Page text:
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Study: Knowing Skin Cancer Risk May Limit Unhealthy Behavior


The Mayo Clinic recently published a study examining the part of risk perception in curbing behavior that increases the risk of future melanoma.

A study by the Mayo Clinical published in the Dermatologic SurgeryJournal investigated the role of risk perception in limiting potential behavior that could increase a person's chance of developing future melanoma. The findings from the article suggest that knowledge of skin cancer risk could influence risky behavior, such as tanning bed use.

"We know there is a large increase in the number of young- and middle-aged women who are getting melanoma, compared to 40 years ago," said Jerry Brewer, MD, a Mayo Clinic dermatologist, and the lead researcher. "This study demonstrated that individuals who were at higher risk for skin cancer not only had an accurate self-assessment of their risk but were also unlikely to use a tanning bed within the next year."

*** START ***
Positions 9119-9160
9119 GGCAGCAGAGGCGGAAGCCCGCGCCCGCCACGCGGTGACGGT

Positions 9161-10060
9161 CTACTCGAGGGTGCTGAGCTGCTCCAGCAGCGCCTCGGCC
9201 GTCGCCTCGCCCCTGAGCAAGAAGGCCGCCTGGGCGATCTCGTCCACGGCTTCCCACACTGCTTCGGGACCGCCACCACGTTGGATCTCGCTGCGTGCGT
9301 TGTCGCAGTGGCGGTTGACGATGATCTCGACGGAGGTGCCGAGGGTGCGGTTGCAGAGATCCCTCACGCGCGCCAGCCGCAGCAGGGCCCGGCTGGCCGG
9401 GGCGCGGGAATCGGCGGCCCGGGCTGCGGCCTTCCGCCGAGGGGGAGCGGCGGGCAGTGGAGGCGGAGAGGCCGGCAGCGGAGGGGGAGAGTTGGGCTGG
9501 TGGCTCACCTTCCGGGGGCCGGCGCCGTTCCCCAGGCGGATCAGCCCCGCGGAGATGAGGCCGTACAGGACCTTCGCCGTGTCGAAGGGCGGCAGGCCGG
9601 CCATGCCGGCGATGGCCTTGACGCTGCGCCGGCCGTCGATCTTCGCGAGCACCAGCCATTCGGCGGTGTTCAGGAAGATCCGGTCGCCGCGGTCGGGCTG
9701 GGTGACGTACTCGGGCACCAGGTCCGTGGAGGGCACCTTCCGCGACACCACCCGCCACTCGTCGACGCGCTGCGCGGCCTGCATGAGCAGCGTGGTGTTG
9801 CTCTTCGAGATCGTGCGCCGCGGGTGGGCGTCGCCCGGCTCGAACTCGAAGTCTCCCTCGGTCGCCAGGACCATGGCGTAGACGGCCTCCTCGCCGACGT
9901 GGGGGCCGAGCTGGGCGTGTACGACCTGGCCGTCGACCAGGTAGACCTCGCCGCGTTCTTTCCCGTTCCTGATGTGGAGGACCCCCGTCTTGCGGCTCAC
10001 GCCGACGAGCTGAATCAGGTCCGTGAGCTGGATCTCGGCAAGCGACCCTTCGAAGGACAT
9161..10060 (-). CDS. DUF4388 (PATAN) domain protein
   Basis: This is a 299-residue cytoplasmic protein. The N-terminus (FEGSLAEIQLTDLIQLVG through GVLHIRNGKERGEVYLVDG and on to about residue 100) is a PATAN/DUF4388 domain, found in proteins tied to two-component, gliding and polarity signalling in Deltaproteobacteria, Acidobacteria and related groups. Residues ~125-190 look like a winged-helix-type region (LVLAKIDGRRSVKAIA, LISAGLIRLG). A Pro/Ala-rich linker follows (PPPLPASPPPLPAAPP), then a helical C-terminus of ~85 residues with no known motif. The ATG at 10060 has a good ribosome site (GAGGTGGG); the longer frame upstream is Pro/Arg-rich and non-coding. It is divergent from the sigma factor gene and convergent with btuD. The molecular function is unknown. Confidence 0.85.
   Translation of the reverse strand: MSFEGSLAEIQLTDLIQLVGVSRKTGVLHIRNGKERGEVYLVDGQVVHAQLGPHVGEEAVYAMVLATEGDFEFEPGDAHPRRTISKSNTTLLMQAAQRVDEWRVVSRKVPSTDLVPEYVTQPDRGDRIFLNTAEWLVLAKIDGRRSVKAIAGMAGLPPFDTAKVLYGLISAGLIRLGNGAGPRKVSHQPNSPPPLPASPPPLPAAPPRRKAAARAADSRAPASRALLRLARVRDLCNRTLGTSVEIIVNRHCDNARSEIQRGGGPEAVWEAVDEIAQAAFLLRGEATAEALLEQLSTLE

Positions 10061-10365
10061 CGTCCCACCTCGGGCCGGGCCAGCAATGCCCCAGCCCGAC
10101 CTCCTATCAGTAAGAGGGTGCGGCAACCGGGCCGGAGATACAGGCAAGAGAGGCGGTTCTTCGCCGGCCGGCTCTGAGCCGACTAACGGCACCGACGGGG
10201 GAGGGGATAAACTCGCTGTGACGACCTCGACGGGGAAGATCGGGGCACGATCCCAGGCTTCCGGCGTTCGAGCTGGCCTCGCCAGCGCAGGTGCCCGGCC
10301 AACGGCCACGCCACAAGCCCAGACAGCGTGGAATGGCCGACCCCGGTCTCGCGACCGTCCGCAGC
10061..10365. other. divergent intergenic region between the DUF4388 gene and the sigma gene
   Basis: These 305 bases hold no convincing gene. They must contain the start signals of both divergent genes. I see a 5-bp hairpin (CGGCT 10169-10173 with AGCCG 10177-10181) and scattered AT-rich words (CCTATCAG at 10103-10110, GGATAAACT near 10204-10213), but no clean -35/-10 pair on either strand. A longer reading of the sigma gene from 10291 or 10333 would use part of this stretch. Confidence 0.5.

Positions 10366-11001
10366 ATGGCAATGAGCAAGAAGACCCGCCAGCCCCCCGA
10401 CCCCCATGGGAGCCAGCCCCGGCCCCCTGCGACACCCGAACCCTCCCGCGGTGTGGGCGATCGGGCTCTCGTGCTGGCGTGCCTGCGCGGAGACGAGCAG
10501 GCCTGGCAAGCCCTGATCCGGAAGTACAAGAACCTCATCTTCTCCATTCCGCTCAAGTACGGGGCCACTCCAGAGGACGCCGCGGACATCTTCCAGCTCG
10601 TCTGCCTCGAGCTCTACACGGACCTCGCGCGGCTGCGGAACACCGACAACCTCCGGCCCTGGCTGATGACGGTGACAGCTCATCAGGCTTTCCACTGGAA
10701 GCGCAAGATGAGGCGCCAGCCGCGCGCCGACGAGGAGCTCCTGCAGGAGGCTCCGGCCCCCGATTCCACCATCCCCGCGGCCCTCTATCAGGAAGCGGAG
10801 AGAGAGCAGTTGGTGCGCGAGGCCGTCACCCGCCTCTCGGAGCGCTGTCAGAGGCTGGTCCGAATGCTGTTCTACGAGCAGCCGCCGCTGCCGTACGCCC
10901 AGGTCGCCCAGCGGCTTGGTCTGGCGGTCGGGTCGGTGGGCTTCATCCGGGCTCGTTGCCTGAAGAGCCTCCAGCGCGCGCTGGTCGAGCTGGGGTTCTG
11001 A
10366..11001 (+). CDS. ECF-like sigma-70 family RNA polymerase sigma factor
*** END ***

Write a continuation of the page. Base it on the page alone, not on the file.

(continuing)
By using data from the Rochester Epidemiology Project, researchers developed the Olmsted County Healthy Skin Study, which examined the role of tanning bed use in people who knew about the risk of skin cancer.

It was found:

  • The majority of subjects in the study were female and had a previous history of tanning bed use;
  • those who have used tanning beds previously did view their skin cancer risk to be higher than peers who did not use a tanning bed; and
  • the subjects did have appropriate knowledge base of their skin cancer risk.

“Melanoma is on the rise,” Brewersaid.“We also know that tanning beds play a significant factor in melanoma development. In this study, it was nice to see that having an accurate perception of skin cancer and a perceived high risk of skin cancer development was associated with a less chance of tanning bed use within the next year,”

While more research is needed, study findings indicate that an understanding of potential cancer risk is associated with behavior modification when it comes to tanning bed use, the release explained

"More studies would help clarify some of the questions regarding skin cancer risk, perceived risk, and what accurately predicts behavior modification pertaining to skin cancer development," Brewersaid.


Knowing your risk for skin cancer may limit unhealthy behaviors. Mayo Clinic News Network. Published January 31, 2022. Accessed February 11, 2022. https://newsnetwork.mayoclinic.org/discussion/knowing-your-risk-for-skin-cancer-may-limit-unhealthy-behaviors/ 

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